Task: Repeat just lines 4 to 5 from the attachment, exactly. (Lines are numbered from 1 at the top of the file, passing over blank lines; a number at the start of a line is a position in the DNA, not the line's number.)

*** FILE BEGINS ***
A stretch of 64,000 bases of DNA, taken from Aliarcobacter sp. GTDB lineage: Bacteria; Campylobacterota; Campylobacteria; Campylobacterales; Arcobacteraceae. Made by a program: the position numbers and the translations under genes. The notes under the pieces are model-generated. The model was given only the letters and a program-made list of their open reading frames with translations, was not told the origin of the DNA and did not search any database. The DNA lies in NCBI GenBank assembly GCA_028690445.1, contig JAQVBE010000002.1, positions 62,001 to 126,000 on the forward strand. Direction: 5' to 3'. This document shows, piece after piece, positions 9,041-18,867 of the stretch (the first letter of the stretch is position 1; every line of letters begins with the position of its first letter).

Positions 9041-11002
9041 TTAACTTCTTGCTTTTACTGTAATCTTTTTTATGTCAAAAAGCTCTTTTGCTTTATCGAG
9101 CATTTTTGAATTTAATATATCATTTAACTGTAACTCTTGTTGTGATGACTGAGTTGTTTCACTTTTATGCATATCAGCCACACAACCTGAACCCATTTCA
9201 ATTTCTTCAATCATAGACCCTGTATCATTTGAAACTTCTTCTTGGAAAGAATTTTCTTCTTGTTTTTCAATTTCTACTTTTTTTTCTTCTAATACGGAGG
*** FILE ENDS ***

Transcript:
9101 CATTTTTGAATTTAATATATCATTTAACTGTAACTCTTGTTGTGATGACTGAGTTGTTTCACTTTTATGCATATCAGCCACACAACCTGAACCCATTTCA
9201 ATTTCTTCAATCATAGACCCTGTATCATTTGAAACTTCTTCTTGGAAAGAATTTTCTTCTTGTTTTTCAATTTCTACTTTTTTTTCTTCTAATACGGAGG